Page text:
Racing thoughts, strong emotions and lack of focus may be a few of the things you are struggling with right now. Keeping a journal is a good way to take time to stop and breathe. Journaling can take many forms, many of which can be helpful to your mental health. Recounting your day, writing about a positive memory, creating a gratitude list, writing fiction or poetry or even writing down your worries to put them to rest on paper are a few ways.

Do a physical activity

Physical movement is important to our mental health, and being confined to our homes and computer desks further limits our chances for natural mobility. Get creative with your daily movement. Take a walk, play JustDance, do yoga, gardening or just run in place! Finding a staple activity or two to get moving each day will allow endorphins to pump through your body. Dedicated physical exercise can actually increase energy levels and alleviate stress symptoms over time

Do an act of kindness

One way to help alleviate anxiety is to extend a helping hand to someone else. If you aren’t in a position to do this, that is okay (refer to tip number one). However, helping raise someone else’s spirits might lift yours.

This act could be interpersonal (calling a family member who has been isolated), a form of charity (donate to a cause or write cards for people fighting coronavirus at your local hospital) or even choosing to do something more intentionally to benefit others (intentionally shopping at black-owned businesses, for example). 

Utilize student resources

The primary student resource for COVID-19 or social injustice anxiety at Augusta University is Student Counseling and Psychological Services. Through this resource, you can receive free counseling throughout your education at AU.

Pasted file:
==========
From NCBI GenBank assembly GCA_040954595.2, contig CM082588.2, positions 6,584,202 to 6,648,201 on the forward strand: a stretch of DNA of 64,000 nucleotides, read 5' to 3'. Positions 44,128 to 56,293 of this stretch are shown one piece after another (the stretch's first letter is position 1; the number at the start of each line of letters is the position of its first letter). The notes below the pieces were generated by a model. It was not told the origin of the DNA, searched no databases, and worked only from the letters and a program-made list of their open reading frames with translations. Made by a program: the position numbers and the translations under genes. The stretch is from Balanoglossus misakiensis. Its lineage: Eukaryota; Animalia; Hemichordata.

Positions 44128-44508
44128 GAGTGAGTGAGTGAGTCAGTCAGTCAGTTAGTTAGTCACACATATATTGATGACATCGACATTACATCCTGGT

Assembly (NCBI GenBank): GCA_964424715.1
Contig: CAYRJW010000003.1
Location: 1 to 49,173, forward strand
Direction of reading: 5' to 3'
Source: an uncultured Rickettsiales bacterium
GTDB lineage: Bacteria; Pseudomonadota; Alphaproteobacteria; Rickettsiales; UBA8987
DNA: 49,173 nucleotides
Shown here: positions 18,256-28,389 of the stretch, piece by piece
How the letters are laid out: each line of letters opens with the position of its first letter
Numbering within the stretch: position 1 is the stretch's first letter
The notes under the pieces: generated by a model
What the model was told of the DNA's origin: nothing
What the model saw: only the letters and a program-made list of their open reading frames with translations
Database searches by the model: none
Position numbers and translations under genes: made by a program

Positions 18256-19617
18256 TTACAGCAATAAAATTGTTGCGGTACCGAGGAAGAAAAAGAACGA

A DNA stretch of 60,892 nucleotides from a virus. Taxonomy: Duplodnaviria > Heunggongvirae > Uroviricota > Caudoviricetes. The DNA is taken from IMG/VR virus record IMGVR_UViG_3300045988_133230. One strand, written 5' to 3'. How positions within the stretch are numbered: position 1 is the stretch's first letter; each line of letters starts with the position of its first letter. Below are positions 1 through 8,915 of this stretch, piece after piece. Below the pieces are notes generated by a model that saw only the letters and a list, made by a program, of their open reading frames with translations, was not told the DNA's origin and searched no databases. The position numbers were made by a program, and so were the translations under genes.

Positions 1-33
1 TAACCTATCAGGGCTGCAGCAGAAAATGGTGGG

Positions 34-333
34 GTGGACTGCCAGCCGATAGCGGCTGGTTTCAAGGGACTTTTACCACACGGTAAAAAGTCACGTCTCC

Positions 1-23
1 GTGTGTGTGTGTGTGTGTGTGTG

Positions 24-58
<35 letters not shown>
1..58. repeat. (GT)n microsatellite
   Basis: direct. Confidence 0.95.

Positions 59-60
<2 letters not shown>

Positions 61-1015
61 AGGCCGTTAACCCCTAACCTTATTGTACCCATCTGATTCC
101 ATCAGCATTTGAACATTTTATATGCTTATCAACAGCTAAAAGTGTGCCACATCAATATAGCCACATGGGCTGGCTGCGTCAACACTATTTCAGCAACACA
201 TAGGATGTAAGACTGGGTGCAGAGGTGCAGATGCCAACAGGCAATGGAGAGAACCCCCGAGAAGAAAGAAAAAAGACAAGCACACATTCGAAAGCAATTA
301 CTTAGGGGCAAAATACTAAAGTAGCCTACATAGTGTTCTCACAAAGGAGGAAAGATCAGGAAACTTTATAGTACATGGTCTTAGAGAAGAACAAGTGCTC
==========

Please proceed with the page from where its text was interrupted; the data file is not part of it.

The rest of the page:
SCAPS is also giving free wellness workshops each week via Microsoft Teams. These workshops happen every Monday, Tuesday, Wednesday and Thursday, including topics such as “Mind, Body, Spirit Anxiety Workshop” and “Take Charge of Your Emotions.” View the workshops and their descriptions by clicking here and scrolling down. 

SCAPS also provides a list of resources for students of color to help cope with social injustice anxiety. This list includes recommended books, apps, websites, diversity inclusion campus resources and social justice resources.

You can make a counseling appointment or sign up for a wellness workshop today by calling SCAPS at 706-737-1471.

To learn more about mental wellness and SCAPS, listen to the latest episode of In the Wild where Lizy Humphrey, a licensed counselor from SCAPS, joins host Raysean Ricks to discuss navigating anxiety during these unpredictable times.

Listen to In the Wild now on Apple, Spotify, or Google Play.

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Rachel Visintainer Culling

Rachel Visintainer Culling is a Communication and Theatre student at Augusta University. She currently works as an intern for Raysean Rick's 'In the Wild' podcast and a student consultant at the AU Writing Center. Contact her to learn more about the podcast or Writing Center services at ravisintainer@augusta.edu.